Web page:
Building managers are in charge of properties of various kinds, from industrial to residential, commercial, and many more. Maintaining the premises and ensuring the security and proper functioning of the estate will be your main responsibilities.
You will mediate between tenants and owners, manage housekeeping and security personnel, and make sure everything is up to code. You will handle issues and complaints reported by users of the buildings and keep an eye on anything that needs to be fixed.
As long as you excel in problem-solving, you will need no specific education to nail this position. A high school diploma should do the trick, but if you really want to raise the bar, you might get a BA in business administration, or something similar. You can get yourself certified as a manager of commercial properties as well, to boost your chances of getting hired.
There is more than meets the eye when it comes to being a building manager. For example, did you know that they make an average of $45.67 an hour? That's $95,004 a year!
Between 2018 and 2028, the career is expected to grow 7% and produce 26,500 job opportunities across the U.S.
There are certain skills that many building managers have in order to accomplish their responsibilities. By taking a look through resumes, we were able to narrow down the most common skills for a person in this position. We discovered that a lot of resumes listed customer-service skills, listening skills and organizational skills.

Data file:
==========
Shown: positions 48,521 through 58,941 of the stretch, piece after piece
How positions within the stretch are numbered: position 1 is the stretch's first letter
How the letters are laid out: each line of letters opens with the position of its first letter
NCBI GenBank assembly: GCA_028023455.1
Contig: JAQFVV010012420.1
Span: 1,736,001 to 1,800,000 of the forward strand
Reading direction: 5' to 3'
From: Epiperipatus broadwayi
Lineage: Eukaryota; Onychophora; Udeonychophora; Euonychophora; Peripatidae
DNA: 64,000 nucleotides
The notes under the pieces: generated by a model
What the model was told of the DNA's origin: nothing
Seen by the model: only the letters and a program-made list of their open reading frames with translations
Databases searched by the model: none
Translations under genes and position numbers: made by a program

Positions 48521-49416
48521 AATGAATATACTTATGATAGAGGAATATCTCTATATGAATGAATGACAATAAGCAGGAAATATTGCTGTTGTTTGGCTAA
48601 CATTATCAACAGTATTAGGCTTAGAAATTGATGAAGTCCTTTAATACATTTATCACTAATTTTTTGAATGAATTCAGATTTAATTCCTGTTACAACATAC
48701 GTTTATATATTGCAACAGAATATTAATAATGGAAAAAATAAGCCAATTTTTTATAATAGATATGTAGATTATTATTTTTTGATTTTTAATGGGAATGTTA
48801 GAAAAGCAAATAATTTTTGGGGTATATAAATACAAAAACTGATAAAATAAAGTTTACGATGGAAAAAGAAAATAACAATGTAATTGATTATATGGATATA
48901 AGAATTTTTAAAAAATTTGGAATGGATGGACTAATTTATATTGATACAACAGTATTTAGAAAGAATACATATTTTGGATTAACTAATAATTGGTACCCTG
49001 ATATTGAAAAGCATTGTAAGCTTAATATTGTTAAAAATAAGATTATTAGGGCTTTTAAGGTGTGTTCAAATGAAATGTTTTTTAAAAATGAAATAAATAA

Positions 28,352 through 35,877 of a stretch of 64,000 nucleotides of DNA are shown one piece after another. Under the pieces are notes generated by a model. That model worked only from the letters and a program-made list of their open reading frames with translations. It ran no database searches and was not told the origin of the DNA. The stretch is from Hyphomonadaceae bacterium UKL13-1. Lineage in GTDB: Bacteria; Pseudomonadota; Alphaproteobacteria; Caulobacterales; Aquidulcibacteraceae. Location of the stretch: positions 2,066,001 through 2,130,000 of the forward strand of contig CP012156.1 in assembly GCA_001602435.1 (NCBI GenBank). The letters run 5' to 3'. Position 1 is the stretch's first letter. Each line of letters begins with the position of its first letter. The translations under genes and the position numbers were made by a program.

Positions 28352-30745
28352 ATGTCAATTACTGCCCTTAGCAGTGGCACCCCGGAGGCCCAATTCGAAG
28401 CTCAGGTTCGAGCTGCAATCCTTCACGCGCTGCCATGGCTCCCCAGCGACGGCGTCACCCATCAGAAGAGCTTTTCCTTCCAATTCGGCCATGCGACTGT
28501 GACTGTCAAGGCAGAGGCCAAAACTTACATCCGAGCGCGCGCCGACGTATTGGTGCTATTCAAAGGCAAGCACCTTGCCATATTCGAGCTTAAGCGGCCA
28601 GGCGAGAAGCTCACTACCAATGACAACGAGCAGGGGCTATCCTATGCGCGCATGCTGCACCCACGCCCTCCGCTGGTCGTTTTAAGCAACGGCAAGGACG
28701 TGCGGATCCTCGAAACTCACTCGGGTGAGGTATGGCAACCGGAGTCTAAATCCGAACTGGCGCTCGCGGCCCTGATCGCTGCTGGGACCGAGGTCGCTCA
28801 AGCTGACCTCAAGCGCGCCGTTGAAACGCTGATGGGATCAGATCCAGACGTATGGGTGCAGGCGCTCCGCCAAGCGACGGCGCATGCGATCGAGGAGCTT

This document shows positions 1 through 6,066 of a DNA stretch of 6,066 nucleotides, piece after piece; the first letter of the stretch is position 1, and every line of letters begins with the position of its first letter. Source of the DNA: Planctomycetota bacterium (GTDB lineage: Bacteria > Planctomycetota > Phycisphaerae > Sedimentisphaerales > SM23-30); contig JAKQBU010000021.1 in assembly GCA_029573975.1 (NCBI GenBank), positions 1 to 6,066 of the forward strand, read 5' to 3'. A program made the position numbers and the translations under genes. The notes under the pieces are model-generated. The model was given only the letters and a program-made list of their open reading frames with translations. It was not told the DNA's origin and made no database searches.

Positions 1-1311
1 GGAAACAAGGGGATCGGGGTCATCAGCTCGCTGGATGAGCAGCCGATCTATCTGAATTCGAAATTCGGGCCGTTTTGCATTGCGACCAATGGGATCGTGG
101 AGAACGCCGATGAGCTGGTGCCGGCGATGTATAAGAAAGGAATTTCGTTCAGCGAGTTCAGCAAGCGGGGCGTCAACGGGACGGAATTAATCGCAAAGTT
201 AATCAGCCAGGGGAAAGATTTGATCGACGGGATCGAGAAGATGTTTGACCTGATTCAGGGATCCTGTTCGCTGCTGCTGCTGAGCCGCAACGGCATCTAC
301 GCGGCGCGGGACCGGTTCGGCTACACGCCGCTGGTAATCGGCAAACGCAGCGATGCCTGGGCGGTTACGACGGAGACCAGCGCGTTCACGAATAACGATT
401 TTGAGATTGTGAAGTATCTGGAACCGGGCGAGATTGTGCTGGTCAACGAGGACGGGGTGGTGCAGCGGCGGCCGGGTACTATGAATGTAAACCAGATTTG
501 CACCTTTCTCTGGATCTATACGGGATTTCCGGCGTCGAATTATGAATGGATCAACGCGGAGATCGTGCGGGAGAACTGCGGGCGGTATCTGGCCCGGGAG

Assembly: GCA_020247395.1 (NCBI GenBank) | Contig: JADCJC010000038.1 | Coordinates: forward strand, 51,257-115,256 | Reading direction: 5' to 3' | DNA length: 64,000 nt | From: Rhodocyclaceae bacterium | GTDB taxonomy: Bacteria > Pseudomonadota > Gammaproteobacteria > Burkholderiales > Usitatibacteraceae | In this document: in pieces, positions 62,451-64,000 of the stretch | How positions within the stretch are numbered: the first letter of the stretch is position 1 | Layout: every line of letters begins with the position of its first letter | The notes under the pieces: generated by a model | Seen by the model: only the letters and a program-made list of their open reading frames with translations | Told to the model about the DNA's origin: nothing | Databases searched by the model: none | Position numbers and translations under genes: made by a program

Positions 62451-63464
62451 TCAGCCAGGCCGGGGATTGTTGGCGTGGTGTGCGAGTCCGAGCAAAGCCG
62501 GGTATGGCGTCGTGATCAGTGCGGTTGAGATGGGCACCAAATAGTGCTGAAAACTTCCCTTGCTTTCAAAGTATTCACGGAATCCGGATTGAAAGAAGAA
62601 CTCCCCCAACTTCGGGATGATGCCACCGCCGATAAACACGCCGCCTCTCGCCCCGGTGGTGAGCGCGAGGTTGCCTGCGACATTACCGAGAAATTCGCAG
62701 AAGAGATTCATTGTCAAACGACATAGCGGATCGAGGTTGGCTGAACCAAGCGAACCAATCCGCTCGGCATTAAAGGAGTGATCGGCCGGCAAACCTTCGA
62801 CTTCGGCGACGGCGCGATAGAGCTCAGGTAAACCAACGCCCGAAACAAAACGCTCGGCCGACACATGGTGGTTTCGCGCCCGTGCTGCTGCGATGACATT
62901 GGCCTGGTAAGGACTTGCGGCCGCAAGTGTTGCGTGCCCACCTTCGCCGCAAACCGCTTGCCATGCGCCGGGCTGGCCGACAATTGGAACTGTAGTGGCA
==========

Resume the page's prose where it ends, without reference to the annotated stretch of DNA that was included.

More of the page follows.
When it comes to the most important skills required to be a building manager, we found that a lot of resumes listed 11.5% of building managers included safety rules, while 9.3% of resumes included emergency, and 6.9% of resumes included building maintenance. Hard skills like these are helpful to have when it comes to performing essential job responsibilities.
When it comes to searching for a job, many search for a key term or phrase. Instead, it might be more helpful to search by industry, as you might be missing jobs that you never thought about in industries that you didn't even think offered positions related to the building manager job title. But what industry to start with? Most building managers actually find jobs in the education and hospitality industries.
If you're interested in becoming a building manager, one of the first things to consider is how much education you need. We've determined that 65.1% of building managers have a bachelor's degree. In terms of higher education levels, we found that 6.9% of building managers have master's degrees. Even though most building managers have a college degree, it's possible to become one with only a high school degree or GED.
Choosing the right major is always an important step when researching how to become a building manager. When we researched the most common majors for a building manager, we found that they most commonly earn bachelor's degree degrees or high school diploma degrees. Other degrees that we often see on building manager resumes include associate degree degrees or master's degree degrees.
You may find that experience in other jobs will help you become a building manager. In fact, many building manager jobs require experience in a role such as internship. Meanwhile, many building managers also have previous career experience in roles such as sales associate or cashier.